7 Ways To Deal With Toxic Family Members During Self-Quarantine

Dealing with a toxic family member is never a walk in the park, but dealing with a toxic family member 24/7 will inevitably eat away at your energy and self esteem. While you can easily cut ties with a toxic friend at any time, a unique family situation, like choosing to self-quarantine, may not provide you with many opportunities to physically distance yourself.

If you’re stuck at home with a toxic family member during your Covid-19 self-quarantine, you don’t need to feel trapped by anxiety or stress. In fact, this could be the perfect time to improve, grow, or strengthen a relationship with your family member and yourself.

We’ve prepared 7 valuable coping skills to handle your guilt-tripping grandma, nit-picky father, and even your alcoholic brother!

Various toxic family members causing chaos during self-quarantine.

Start On The Inside

We hate to tell you this, but… You’ve got to look at your unhealthy traits before searching for anyone else’s to get the most unobstructed view on your family members’ toxic habits. With a full, honest look at your own blind spots, you might be able to understand your part in less-than-fun interactions with a family member.

Before placing blame on your family member, ask yourself:

  • Am I allowing the toxic behavior from my family member to continue?
  • Do I see anything in my family member’s destructive ways that might remind me of my very own flaws?
  • Have I adequately expressed my feelings towards my toxic family members about their words or actions?
  • Do I mirror any of their upsetting or destructive behaviors?
  • Have I upheld my boundaries towards my family members? Or do I lack boundaries altogether?
  • Have I unknowingly encouraged a loved one’s identity in my family dynamic? (For example, do I continuously avoid my own problems to focus on the issues of another family member, making them our household scapegoat?)
  • Am I harboring resentment towards my loved one for their past actions or words?
  • What are my most significant flaws or weaknesses that I’d like to improve on?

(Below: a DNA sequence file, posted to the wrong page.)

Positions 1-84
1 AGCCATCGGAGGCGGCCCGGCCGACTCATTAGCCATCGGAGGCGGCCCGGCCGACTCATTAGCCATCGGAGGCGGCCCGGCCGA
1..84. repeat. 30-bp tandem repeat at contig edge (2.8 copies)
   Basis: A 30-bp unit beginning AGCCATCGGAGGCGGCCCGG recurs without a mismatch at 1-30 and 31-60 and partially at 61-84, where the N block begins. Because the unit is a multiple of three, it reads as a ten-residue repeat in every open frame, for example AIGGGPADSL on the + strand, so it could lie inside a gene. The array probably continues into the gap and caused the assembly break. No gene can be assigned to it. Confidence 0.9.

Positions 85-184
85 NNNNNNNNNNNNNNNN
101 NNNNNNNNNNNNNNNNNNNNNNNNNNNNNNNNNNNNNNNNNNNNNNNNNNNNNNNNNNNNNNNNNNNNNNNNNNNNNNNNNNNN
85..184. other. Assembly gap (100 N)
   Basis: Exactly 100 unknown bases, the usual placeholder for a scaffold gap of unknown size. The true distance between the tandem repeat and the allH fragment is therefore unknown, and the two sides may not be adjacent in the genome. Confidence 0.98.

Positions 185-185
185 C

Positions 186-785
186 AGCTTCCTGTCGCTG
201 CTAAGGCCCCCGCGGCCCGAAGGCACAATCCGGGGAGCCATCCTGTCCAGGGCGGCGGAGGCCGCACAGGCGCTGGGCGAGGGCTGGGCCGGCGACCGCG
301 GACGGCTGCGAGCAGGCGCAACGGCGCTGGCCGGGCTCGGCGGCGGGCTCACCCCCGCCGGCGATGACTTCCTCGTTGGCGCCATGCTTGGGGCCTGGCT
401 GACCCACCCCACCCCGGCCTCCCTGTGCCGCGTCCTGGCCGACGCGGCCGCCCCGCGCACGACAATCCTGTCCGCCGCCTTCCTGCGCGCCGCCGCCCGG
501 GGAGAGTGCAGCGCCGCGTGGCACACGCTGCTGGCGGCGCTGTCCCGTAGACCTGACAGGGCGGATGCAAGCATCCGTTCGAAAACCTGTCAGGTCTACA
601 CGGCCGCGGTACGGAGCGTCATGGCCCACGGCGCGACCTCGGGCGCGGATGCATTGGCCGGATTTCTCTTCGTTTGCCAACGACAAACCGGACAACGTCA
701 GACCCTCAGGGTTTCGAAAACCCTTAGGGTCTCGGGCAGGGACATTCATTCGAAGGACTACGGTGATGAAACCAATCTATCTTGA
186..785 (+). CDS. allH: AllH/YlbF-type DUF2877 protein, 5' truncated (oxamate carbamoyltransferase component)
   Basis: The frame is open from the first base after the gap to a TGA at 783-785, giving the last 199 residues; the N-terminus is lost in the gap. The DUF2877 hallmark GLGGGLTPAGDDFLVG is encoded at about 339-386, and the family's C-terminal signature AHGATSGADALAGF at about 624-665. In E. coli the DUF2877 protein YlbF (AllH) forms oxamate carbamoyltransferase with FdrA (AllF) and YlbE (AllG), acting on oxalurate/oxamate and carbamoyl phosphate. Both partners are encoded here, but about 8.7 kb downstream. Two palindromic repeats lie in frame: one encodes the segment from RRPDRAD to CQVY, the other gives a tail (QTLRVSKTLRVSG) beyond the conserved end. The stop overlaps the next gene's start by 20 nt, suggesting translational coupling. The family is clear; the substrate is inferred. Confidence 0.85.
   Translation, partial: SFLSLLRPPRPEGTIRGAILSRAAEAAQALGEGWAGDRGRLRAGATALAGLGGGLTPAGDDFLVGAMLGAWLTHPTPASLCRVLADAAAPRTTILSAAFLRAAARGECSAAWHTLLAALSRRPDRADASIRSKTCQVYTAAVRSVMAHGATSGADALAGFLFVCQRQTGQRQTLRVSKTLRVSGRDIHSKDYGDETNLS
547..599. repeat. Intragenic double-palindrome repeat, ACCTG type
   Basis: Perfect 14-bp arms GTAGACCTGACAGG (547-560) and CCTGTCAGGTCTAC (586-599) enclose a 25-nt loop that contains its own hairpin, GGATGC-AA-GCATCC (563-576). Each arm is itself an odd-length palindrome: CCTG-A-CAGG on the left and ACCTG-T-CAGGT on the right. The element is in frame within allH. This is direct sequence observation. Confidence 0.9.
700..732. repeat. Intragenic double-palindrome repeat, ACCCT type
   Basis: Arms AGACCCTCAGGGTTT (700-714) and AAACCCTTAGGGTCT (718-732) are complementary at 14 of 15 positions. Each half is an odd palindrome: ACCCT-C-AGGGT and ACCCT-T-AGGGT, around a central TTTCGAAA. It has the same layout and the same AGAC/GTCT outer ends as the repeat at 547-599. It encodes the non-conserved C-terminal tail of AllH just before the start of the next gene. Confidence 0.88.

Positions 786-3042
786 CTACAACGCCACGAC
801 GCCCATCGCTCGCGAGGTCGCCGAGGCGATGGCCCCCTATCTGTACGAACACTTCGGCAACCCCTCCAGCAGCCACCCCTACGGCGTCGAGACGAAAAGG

When it comes down to it, we can only control our own words and actions. So, it’s essential to look at those first.
Tap into your own feelings and perspectives, and equip yourself with flawless insight to protect yourself against your nearby toxicity.

Identify Your Family Member’s Unhealthy Behaviors

Once you’ve thoroughly searched your own soul for harmful habits, it’s time to look at where your family member is mistreating you. Understanding the specific actions that contribute to a destructive family dynamic will help you communicate effectively with your family members.

Some unhealthy or toxic behaviors in a family member include (but definitely aren’t limited to):

  • Using the silent treatment as a form of punishment
  • Yelling
  • Excessive criticism
  • Drug or alcohol abuse
  • The need for complete control
  • Using intimidation to get their way
  • Invalidating your views, opinions, or needs
  • Unrealistic demands
  • Guilt-tripping
  • Condescending language
  • Gaslighting
  • Denial about their behavior
  • Lack of empathy
  • Perfectionism
  • Nit-pickiness
  • Overdependence

Set Clear Boundaries

Once you’ve identified your family member’s toxic behaviors, it may be time to sit down with a family member and set boundaries with them, if you haven’t already. Setting boundaries may be necessary for the preservation of your own mental health while you’re stuck in close quarters with a loved one.

According to Dr. Carlene MacMillan, a psychiatrist mentioned in Allure Magazine, setting boundaries doesn’t have to be cruel or cold. In an article titled How to Set Boundaries With a Toxic Family Member in Allure, she mentions that a healthy, balanced boundary “is one where each person understands that they have their own thoughts and feelings and they are able to maintain a curiosity about the other person’s thoughts and feelings without making assumptions,”

During self-quarantine, you may need to set additional barriers with your family member, which could include:

  • Respecting your alone time
  • Using “I” statements
  • Practicing constructive criticism
  • Not drinking or using drugs while you’re in the room or interacting (in the case of a substance abuser or addict)